In 1989 WN904 was repainted in a dual scheme showing off the markings of 1 and 56 Squadrons and loaned to the Army to become a gate guard at Waterbeach Barracks (a former RAF station, where later marks of Hunter were flown from). Both 1 and 56 Squadrons operated Hunters from Waterbeach, though not the F.2 version, and of course WN904 never flew with either squadron.

WN904 at Waterbeach Barracks, circa 1990.<br>Photo copyright Airfieldsman (Paul) of AiX/ARG
WN904 at Waterbeach Barracks, circa 1990.
Photo copyright Airfieldsman (Paul) of AiX/ARG

She returned to Duxford in 1998 for a refurbishment as she was looking pretty tired, and had her existing tired paint stripped off before a complete repaint was carried out.

WN904 being repainted at IWM Duxford, 1998.<br>Photo copyright Damien Burke
WN904 being repainted at IWM Duxford, 1998.
Photo copyright Damien Burke

The aircraft returned to Waterbeach's gate in 1999, with a new set of specially manufactured intake and exhaust blanks to replace the authentic items previously fitted which had long since "disappeared". The markings were as before - dual 1 and 56 Squadron colours.

WN904 on the gate at Waterbeach Barracks, 2006.<br>Photo copyright Damien Burke
WN904 on the gate at Waterbeach Barracks, 2006.
Photo copyright Damien Burke

In July 2011 the MoD announced that Waterbeach Barracks would close by 2015, with the based units moving elsewhere. By November it was clear that 39 Engineer Regiment (Air Support) would move from Waterbeach to Kinloss in the summer of 2012, and HQ 12 (Air Support) Engineer Group would move from Waterbeach to RAF Wittering in the summer of 2013. WN904 was to become surplus to requirements, as she had no particular relevance to the departing Army units, or to Kinloss or Wittering.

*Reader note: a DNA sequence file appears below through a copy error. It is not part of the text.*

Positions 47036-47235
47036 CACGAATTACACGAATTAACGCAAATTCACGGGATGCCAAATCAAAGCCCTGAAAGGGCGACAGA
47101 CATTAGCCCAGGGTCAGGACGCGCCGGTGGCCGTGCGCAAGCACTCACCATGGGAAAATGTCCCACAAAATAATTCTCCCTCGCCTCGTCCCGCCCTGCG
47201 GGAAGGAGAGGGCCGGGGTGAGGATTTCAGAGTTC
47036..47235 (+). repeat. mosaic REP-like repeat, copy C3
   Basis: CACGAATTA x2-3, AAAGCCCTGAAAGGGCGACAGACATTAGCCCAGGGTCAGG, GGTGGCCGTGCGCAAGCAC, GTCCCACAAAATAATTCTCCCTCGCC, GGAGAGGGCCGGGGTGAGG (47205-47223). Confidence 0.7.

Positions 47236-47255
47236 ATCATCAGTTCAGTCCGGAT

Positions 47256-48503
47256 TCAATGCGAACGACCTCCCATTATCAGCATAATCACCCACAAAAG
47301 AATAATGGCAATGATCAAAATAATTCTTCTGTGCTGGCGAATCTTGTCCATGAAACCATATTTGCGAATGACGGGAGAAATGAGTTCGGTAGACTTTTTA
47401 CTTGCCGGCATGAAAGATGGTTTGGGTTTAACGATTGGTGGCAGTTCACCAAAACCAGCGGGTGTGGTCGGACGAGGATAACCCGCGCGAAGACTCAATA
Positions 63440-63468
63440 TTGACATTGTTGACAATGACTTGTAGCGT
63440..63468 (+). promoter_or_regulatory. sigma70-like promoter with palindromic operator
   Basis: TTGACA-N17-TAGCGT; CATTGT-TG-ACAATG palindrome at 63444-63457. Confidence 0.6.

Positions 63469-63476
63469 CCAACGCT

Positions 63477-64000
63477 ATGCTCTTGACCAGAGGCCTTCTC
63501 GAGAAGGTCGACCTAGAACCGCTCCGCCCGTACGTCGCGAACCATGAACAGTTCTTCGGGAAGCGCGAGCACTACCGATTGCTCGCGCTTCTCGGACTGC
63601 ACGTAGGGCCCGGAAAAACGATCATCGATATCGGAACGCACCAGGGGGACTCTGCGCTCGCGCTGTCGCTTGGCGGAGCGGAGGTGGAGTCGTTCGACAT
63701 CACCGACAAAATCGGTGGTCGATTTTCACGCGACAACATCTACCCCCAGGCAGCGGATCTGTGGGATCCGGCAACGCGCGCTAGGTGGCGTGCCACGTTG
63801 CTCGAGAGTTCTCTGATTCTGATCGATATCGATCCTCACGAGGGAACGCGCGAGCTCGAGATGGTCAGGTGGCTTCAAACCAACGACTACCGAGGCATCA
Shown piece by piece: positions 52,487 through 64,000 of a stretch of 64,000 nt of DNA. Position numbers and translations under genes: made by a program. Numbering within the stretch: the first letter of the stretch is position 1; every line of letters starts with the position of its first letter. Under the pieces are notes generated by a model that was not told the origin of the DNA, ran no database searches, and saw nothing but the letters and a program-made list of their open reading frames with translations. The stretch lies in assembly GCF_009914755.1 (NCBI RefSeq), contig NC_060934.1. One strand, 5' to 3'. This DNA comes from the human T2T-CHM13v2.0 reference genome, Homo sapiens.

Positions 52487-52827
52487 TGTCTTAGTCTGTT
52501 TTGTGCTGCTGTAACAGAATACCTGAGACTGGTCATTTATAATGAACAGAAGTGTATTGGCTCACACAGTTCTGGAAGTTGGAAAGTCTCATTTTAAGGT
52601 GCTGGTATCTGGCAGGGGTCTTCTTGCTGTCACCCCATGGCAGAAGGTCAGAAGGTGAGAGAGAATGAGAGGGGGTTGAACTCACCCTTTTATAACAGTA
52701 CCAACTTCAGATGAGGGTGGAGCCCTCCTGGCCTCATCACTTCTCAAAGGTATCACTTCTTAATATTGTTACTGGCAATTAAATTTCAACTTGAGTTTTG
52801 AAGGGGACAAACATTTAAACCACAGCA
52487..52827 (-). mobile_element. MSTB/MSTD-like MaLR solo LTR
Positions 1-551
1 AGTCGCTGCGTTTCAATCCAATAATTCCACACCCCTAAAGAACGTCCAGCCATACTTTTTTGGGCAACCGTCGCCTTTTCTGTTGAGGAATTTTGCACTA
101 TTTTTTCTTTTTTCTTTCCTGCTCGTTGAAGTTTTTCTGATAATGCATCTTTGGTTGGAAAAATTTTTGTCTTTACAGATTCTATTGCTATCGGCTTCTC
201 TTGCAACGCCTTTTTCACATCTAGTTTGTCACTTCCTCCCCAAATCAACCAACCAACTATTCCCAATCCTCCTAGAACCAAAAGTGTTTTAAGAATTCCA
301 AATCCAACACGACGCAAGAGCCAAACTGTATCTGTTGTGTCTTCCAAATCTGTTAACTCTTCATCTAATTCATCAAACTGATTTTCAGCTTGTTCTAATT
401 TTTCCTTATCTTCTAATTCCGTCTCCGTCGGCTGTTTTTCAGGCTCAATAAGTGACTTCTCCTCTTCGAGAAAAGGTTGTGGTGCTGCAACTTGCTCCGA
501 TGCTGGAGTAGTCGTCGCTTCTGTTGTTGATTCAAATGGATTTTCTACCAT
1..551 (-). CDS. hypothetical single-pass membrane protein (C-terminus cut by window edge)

Upon learning that the aircraft was possibly up for disposal, Sywell Aviation Museum put in a bid to give her a new home.

In late July 2012, we learned that we had been successful, and arrangements were put in place to dismantle WN904 and transport her to Sywell, which was carried out on the 2nd of August. The move went smoothly and WN904 was reassembled the same day outside the Museum building on the edge of Sywell Aerodrome.

Lifting off her plinth at Waterbeach
Lifting off her plinth at Waterbeach

Wings coming off...
Wings coming off...

Airborne without wings!
Airborne without wings!

Road runner
Road runner

Arrival at Sywell
Arrival at Sywell

Airborne for one last time
Airborne for one last time

Thirteen years of exterior display had done WN904 no favours and her paint has faded once more and there had been a considerable build-up of dirt, moss and even lichen. However, IWM Duxford had done a good job back in 1998 and under the muck the airframe has been found to be very sound - with minimal corrosion. The all-important wing spars are in excellent condition with just a little surface pitting around the attachment pin points. Inside the various access panels she is remarkably complete and in good condition. The paint is very thin in places and the roundels had suffered particularly badly.

Before and after cleaning - port wing
Before and after cleaning - port wing

Before and after cleaning - starboard wing
Before and after cleaning - starboard wing

Before and after cleaning - tail
Before and after cleaning - tail

A couple of weeks intensive work on the aircraft including a thorough cleaning and polishing and the application of new roundels and fin flashes in vinyl (courtesy Sprint Graphics) had her looking much better just in time for the 2012 Sywell Jubilee Airshow where she was much admired.

Ready to receive visitors!
Ready to receive visitors!

Shot from on high
Shot from on high

Saluted by the Red Arrows!
Saluted by the Red Arrows!